YOU ARE HERE: Technoodling Freaky Friday – Facebook gets creepier with new Open Graph apps
Features, Web
Freaky Friday – Facebook gets creepier with new Open Graph apps

If your zeal to overshare hasn’t been fully satisfied by Facebook’s various features and apps yet, get ready to embrace its new Open Graph applications.

These are applications made by third party developers — think Path, RunKeeper, Hulu — that will let your actions on their sites or networks seep into your Facebook TImeline in the form of “Open Graph actions” like “eat”, “run”, “watch” so that your friends can also eat, run, or watch with you if they so desire.

Ideally for you, as a Facebook user, these new actions from their 60 partners so far are meant to enhance your Timeline content with things that you do even while you’re not on Facebook. Ideally for Facebook, they can now track your actions even better when you’re not on Facebook, and in the process get more information about your online and offline life that makes you a more valuable commodity for the people and the companies who provided them with most of their $4 billion revenue last year: the advertisers.

The idea of your chosen site or service sending information about your activities on that site or service to Facebook after that site or service has your explicit permission to do so wouldn’t have been so bad if Facebook hadn’t been called out by the US Federal Trade Commission last year for being too aggressive in tracking their users’ web activities.

As reported by ABC news, Facebook tracks both users and non-users for a looooong time after they’ve visited Facebook, either through a session or a browser cookie that it installs in your computer. More specifically, the report states that:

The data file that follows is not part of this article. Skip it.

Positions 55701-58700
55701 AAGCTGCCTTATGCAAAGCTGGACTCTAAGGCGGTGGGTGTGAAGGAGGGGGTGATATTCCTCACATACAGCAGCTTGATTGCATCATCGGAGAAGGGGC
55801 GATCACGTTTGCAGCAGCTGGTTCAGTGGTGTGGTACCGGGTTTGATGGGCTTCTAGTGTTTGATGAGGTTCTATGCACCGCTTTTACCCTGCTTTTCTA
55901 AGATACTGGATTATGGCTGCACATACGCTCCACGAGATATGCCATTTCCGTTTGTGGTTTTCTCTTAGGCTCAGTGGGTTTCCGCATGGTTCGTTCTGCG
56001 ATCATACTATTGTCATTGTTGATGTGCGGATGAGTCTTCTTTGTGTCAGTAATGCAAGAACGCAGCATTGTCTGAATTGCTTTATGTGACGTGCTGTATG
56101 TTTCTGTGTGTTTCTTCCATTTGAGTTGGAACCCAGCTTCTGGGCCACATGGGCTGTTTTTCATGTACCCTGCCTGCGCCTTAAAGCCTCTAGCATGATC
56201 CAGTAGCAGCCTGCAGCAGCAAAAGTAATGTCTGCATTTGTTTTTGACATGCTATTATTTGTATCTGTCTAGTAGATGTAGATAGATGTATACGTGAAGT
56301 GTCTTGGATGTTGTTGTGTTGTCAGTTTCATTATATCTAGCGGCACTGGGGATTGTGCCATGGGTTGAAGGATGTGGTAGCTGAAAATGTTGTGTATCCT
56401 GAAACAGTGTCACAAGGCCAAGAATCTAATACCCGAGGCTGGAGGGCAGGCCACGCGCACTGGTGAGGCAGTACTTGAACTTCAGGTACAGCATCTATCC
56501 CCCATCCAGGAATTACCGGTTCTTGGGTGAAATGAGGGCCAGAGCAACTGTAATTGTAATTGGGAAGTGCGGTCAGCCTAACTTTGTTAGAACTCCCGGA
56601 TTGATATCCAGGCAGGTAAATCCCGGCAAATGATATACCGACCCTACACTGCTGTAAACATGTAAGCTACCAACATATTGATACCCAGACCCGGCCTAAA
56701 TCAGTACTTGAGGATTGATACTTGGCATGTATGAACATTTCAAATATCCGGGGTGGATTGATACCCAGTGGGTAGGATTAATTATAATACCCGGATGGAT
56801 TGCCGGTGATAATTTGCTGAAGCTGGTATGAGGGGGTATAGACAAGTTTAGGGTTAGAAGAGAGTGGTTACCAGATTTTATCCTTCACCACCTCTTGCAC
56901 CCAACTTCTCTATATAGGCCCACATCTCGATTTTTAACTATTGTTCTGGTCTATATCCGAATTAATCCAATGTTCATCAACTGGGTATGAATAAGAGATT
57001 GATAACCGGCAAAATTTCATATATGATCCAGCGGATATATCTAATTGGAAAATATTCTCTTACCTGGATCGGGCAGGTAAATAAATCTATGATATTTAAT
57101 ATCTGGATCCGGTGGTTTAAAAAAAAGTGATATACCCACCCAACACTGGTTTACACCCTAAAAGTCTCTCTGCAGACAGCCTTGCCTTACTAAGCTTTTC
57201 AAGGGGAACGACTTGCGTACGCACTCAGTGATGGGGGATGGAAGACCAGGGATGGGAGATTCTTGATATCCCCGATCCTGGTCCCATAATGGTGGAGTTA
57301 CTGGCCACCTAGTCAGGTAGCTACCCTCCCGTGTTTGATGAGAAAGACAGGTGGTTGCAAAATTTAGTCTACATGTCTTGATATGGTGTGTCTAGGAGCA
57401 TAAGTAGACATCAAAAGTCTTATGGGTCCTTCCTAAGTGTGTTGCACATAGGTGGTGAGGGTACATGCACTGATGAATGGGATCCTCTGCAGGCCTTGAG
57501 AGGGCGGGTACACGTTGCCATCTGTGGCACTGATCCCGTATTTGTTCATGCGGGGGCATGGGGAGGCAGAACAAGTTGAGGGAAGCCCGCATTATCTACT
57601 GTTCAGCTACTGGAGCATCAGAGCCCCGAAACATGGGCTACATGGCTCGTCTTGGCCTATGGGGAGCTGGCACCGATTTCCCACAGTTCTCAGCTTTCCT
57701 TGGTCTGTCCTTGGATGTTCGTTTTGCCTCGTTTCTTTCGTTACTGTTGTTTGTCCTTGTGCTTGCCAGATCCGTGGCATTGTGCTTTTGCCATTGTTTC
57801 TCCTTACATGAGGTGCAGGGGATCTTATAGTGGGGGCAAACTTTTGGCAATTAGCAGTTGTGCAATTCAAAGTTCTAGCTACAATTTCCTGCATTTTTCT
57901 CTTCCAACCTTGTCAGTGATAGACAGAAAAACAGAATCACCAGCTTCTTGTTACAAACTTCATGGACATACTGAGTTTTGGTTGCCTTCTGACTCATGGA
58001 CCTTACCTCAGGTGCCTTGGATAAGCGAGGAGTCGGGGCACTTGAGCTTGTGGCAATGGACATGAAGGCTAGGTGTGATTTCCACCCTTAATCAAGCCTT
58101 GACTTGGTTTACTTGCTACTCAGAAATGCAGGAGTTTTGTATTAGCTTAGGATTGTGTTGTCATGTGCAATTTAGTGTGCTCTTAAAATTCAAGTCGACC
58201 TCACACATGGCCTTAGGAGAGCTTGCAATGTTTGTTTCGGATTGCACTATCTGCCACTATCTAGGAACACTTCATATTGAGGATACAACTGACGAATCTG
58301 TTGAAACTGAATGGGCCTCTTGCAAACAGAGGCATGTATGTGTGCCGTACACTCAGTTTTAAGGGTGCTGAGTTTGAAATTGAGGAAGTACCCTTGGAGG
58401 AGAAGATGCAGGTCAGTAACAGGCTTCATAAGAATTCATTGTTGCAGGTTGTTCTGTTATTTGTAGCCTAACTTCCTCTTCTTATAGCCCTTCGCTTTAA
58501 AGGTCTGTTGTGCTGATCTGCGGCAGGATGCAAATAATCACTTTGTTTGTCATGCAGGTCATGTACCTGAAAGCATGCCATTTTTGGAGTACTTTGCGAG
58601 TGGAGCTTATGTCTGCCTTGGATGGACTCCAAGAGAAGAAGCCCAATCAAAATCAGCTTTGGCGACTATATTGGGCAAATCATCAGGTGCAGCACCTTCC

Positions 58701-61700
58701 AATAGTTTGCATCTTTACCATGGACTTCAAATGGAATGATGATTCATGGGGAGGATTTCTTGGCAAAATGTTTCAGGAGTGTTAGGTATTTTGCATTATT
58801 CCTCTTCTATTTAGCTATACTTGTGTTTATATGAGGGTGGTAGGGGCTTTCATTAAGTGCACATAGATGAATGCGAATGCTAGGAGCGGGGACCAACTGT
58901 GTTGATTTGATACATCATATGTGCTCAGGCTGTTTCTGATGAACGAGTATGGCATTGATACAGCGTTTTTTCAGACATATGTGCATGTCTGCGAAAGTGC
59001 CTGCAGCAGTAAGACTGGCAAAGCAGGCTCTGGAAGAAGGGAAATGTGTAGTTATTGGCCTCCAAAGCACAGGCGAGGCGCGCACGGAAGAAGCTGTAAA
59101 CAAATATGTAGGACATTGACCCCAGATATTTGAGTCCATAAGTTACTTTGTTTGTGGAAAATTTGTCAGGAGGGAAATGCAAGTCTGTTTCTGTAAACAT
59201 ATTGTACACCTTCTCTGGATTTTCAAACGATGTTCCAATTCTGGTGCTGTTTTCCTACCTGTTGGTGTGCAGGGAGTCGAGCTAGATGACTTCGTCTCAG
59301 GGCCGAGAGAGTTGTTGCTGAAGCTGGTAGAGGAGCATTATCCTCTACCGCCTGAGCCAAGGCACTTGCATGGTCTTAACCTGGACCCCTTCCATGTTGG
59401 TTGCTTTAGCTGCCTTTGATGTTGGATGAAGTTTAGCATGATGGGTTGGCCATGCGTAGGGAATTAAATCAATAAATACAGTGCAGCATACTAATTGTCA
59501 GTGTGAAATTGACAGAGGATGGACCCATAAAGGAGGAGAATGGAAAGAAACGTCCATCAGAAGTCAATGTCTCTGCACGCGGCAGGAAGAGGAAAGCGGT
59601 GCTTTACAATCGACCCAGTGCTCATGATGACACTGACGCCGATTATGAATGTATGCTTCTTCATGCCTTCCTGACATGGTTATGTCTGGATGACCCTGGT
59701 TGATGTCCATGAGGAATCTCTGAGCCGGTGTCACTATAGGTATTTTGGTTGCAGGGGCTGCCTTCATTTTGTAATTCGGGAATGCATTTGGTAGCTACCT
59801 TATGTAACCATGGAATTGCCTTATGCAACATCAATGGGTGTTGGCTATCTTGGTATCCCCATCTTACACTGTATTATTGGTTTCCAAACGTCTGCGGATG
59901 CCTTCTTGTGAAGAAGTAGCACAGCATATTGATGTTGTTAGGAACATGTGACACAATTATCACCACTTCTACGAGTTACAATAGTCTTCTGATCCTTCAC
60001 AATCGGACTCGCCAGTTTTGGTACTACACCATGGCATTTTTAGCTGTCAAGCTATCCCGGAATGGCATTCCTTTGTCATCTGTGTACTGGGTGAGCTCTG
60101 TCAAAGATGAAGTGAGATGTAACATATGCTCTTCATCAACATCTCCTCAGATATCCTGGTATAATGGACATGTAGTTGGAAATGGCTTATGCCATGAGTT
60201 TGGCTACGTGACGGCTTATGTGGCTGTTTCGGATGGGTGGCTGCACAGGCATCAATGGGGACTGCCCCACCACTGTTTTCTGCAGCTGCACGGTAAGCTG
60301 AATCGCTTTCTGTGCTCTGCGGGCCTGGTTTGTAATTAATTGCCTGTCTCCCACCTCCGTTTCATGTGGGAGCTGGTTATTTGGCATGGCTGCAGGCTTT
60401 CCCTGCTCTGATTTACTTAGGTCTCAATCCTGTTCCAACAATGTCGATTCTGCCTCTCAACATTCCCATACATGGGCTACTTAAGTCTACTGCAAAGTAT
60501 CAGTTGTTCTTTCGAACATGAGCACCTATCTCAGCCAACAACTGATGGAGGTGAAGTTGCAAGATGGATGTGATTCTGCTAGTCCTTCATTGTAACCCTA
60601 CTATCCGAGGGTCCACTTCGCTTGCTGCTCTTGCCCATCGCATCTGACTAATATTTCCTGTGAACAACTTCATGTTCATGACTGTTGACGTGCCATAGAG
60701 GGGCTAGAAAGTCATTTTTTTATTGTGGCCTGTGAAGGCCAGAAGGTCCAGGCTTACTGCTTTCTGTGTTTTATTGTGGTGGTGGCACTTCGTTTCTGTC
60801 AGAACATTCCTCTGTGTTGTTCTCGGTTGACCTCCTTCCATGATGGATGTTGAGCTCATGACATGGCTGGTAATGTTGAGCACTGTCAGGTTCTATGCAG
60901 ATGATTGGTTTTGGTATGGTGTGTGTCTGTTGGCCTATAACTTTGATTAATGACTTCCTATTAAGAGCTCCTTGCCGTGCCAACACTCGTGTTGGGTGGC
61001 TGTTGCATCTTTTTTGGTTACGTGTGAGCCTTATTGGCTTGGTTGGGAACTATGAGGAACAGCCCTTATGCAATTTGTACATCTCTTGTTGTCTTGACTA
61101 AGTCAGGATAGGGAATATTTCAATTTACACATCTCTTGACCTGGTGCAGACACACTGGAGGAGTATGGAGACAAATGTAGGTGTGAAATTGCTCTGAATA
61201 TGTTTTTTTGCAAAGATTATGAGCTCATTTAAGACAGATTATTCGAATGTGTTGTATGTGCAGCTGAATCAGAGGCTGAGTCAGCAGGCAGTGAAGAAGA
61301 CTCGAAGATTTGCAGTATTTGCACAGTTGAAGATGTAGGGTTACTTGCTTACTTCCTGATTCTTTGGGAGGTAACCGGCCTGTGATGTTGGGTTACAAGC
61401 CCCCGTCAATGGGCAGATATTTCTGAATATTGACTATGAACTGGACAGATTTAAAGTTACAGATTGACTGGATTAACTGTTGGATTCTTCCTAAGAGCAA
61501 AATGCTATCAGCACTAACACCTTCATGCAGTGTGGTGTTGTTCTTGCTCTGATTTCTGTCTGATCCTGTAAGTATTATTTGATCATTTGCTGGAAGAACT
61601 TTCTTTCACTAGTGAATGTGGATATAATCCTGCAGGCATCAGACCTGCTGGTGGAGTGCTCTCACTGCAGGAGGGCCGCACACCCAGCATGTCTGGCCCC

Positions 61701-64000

• The tracking process begins when you initially visit a page. If you choose to sign up for a new account, Facebook inserts two different types of tracking cookies in your browser, a “session cookie” and a “browser cookie.” If you choose not to become a member, and move on, you only get the browser cookie.

  • Each time you visit a third-party webpage that has a Facebook Like button, or other Facebook plug-in, the plug-in works in conjunction with the cookie to alert Facebook of the date, time and web address of the webpage you’ve clicked to. The unique characteristics of your PC and browser, such as your IP address, screen resolution, operating system and browser version, are also recorded.

  • Facebook thus compiles a running log of all your webpage visits for 90 days, continually deleting entries for the oldest day and adding the newest to this log.

Realizing that Facebook tracks practically all my browsing activities (rare is the web site that doesn’t have a Facebook plug-in) after I have left Facebook and logged off was a real WTF moment.

I understand that there are privacy tradeoffs to my decision to voluntary join a free web service, but I don’t have to like it. The problem is that it’s probably just going to get worse when Facebook holds its expected IPO and comes under even greater pressure from its shareholders to grow its bottom line, i.e., sell more advertising.



Jason de Villa is teacher by day and a geek at all other times of the day. When he’s not teaching, he’s reading and writing about technology, looking for ways technology can help in education. His favorite noodles: Pancit Malabon Express.

More Posts - Website




    • Facebook is going crazy! Srsly. I think this is too much. They just release the new Timeline and now this? Give us time to adapt naman! I feel so slow tuloy haha


You must be logged in to post a comment.